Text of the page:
PR for People Monthly December 2014 - Page 30

There has been much hoopla surrounding the construction and completion of Tower One at New York’s “Ground Zero.” It seems to me to be a modern analog to the recurring myths of reincarnation in a similar (or even identical) form.

Throughout the ages we, as a species, have been fascinated by the possibility of and the hope for rebirth. Almost every culture has believed that an immutable spirit or soul inhabits every person and has devised legends in which that soul or spirit returns in a new form once the body has died. Many world myths and legends include some form of reincarnation.

Egypt to Greece

The Greek historian Herodotus recorded ancient Egyptian ideas about reincarnation. The Egyptians, he wrote, believed that the soul passed through a variety of species – animals, marine life and birds – before once again becoming a human. The entire journey, from death of a human to rebirth as a human again, took 3,000 years. One ancient Egyptian source, the Book of Going Forth by Day, supports Herodotus' account. It states that the souls of important individuals can return to earth in the form of creatures such as the heron or crocodile.

In Greek mythology, subsequently adopted as a symbol by early Christians, the Phoenix is a long-lived bird that is cyclically regenerated from the ashes of its predecessor. This sense of rebirth carries over into the Greek myth of the creation of mankind. Prometheus was given the task of creating mankind by Zeus. The legend goes that he molded the first man from mud (seems fitting, doesn’t it?). He then gave him fire, which was contrary to Zeus’ instructions, so Prometheus was chained to a mountain where a giant eagle ate his liver every day and every night the liver grew back.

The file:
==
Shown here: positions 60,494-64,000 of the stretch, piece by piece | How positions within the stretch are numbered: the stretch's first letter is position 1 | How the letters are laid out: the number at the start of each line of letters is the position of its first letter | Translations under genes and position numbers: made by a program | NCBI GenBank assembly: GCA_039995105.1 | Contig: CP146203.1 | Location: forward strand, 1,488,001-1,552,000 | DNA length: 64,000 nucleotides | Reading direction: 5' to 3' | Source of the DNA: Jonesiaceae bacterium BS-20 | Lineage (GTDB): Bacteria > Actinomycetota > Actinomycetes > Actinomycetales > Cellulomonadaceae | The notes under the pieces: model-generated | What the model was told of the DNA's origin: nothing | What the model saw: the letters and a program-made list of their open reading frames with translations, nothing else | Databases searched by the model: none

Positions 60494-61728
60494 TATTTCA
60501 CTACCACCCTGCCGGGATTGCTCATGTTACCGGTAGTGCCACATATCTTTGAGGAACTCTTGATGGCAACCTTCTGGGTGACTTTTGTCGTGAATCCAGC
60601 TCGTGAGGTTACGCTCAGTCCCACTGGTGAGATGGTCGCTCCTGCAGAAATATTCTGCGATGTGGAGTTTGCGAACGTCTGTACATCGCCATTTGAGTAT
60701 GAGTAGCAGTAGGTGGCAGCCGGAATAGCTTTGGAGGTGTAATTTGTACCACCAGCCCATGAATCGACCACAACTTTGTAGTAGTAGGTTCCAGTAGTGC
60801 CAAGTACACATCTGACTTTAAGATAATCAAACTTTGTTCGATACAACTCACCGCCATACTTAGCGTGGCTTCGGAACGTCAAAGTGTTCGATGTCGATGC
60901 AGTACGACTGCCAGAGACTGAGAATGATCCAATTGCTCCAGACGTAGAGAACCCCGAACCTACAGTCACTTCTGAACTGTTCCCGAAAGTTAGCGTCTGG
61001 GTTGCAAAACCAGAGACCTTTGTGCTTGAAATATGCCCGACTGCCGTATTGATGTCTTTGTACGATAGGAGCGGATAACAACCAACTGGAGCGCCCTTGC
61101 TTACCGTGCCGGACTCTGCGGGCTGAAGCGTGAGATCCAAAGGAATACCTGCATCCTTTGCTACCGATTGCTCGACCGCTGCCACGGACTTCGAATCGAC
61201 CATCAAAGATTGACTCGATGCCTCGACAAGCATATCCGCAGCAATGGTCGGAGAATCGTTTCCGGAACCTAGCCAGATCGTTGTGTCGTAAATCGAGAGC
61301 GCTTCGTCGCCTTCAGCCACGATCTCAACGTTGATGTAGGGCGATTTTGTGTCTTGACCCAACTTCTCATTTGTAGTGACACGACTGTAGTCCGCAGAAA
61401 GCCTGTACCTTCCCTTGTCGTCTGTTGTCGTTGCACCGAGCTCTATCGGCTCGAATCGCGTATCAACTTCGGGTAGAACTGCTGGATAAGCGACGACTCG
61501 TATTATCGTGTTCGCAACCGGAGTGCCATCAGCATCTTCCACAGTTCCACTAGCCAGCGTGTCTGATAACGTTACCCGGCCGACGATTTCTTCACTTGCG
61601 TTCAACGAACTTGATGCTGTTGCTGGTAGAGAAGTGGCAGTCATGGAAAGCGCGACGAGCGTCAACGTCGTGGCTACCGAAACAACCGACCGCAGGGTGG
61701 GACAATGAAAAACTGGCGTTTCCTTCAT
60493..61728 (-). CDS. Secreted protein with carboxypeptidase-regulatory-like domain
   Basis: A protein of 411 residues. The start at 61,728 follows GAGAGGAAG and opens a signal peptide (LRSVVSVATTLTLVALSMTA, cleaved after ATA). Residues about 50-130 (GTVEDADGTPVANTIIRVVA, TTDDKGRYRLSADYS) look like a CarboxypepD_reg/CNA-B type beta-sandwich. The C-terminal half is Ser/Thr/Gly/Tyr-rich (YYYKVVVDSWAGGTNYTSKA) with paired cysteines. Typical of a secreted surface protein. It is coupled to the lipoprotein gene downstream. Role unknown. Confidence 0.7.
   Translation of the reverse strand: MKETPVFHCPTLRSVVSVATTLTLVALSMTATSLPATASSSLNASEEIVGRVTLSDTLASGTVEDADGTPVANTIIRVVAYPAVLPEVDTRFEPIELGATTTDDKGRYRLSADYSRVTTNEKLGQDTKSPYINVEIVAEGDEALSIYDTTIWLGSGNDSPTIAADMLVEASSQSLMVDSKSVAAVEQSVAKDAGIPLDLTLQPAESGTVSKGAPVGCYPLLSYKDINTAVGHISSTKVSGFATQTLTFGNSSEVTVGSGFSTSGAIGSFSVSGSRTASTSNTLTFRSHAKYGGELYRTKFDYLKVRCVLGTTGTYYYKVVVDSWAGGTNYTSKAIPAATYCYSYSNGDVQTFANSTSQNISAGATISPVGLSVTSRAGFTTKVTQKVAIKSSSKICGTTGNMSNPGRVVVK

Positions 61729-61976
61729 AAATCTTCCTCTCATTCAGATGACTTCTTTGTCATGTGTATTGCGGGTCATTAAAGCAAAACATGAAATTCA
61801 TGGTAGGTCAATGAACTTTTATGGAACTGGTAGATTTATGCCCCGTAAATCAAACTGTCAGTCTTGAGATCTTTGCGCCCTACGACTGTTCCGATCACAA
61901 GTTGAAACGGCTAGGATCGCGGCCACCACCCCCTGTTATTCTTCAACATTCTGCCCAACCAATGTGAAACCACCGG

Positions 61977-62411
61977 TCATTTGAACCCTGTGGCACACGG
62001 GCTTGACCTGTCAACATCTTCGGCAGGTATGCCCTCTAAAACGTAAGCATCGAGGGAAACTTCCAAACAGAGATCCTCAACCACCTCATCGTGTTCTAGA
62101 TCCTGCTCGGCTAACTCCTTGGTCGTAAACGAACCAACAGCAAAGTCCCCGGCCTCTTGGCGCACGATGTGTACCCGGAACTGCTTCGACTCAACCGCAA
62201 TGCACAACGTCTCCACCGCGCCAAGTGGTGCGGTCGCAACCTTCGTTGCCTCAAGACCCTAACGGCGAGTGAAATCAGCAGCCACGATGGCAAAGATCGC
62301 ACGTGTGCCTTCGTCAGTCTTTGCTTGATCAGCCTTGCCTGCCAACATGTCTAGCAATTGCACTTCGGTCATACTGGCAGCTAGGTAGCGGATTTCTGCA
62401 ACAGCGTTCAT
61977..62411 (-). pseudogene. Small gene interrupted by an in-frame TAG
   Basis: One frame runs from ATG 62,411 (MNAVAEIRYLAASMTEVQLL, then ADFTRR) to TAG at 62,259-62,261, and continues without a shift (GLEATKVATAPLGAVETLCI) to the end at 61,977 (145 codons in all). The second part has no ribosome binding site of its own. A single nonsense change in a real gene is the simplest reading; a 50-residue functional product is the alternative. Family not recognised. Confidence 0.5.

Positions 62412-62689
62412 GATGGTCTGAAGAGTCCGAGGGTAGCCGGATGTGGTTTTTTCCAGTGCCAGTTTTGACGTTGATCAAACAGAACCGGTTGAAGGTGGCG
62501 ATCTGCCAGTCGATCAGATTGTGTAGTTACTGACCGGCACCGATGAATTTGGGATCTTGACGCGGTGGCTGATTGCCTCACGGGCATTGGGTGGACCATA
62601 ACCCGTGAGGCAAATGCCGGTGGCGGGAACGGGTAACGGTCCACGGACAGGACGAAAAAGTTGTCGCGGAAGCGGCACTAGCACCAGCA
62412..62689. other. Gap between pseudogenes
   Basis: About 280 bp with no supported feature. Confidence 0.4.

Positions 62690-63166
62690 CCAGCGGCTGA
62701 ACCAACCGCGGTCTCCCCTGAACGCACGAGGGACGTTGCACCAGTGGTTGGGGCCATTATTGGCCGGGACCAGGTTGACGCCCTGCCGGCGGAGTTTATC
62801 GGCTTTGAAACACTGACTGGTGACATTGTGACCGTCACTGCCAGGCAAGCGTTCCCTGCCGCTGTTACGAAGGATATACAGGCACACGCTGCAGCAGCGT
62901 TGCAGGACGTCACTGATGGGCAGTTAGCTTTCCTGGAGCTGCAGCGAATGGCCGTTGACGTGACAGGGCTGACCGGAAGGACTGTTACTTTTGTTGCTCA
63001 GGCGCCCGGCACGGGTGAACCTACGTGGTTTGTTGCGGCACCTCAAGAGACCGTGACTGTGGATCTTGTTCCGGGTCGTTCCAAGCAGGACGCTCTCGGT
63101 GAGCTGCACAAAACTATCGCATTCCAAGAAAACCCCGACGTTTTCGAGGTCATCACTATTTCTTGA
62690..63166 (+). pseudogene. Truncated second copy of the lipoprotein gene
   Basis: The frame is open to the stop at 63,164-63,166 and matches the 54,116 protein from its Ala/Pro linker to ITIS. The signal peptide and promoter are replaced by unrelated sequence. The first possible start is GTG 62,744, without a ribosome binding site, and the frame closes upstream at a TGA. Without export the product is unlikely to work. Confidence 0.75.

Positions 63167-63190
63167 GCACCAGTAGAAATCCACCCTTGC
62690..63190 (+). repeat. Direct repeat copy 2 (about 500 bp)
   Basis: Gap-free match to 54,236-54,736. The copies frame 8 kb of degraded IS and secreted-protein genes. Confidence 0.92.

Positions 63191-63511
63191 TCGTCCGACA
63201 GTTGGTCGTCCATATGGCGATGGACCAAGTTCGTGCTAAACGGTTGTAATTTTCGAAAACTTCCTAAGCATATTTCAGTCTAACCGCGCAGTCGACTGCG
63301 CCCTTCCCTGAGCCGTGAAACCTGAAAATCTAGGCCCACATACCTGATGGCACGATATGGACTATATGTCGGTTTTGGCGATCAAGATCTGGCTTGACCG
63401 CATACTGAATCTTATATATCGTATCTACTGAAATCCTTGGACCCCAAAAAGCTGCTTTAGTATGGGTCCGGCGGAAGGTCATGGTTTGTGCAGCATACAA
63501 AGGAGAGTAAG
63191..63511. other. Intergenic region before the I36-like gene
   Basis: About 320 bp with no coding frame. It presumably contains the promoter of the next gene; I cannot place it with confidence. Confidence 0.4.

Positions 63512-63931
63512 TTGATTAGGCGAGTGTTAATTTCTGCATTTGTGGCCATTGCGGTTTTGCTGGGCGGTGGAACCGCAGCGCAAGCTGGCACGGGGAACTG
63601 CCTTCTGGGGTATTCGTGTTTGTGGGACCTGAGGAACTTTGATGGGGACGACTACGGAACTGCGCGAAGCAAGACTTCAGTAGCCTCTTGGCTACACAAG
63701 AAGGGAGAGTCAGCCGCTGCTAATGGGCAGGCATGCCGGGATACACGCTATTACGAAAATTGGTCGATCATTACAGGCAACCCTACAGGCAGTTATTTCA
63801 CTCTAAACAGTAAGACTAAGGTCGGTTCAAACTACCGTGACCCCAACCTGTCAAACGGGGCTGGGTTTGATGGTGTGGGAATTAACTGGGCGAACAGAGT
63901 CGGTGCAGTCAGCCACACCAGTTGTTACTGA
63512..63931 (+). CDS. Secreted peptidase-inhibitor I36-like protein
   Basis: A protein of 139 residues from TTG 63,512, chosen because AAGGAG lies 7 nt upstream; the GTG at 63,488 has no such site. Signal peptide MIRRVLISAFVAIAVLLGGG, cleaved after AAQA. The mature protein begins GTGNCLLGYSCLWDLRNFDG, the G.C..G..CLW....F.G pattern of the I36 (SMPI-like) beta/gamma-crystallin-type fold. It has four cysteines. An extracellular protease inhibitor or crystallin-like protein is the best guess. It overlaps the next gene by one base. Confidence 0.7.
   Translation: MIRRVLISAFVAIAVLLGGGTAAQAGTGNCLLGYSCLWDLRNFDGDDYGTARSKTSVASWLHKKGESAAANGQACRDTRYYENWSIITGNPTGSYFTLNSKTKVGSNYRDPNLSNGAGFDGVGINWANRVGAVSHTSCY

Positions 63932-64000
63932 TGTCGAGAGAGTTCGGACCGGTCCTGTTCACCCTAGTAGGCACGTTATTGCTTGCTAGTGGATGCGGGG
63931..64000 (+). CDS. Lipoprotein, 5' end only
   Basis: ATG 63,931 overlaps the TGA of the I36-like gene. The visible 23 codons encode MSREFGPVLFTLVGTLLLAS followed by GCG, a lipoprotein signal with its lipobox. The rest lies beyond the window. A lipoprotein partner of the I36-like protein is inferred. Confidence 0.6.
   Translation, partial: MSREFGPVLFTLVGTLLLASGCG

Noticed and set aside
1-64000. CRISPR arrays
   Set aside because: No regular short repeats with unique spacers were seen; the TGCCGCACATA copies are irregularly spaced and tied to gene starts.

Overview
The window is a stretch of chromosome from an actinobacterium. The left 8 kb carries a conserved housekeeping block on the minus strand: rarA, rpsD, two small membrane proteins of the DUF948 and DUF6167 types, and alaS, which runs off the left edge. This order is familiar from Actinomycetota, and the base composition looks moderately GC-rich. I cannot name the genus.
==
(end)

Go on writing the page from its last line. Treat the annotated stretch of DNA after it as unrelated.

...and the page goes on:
Aboriginal beliefs

In Australia, most Aborigines believe that human souls come from spirits left behind by ancestral beings who roamed the earth during a mythical period called “Dreamtime.” They believe that the birth of a child is caused by an ancestral spirit entering a woman's body. After death, the person's spirit then returns to the ancestral powers.

According to traditional African belief, the souls or spirits of the recently dead linger near the grave for a time, seeking other bodies – reptile, mammal, bird or human – to inhabit. Many African traditions link reincarnation to the worship of ancestors, who may be reborn as their own descendants or as animals associated with their clans or groups.

The Zulu people of southern Africa believe that a person’s soul is reborn many times in the bodies of different animals, ranging in size from tiny insects to large elephants, before being born as a human again. The Yoruba and Edo of western Africa share the widely held notion that people are the reincarnations of their ancestors. They refer to these people as “Father Has Returned” or “Mother Has Returned.”

Whose Ashes Are Theses, Anyway?

A brief history of rebirth, reincarnation and renewal

By Dave Bresler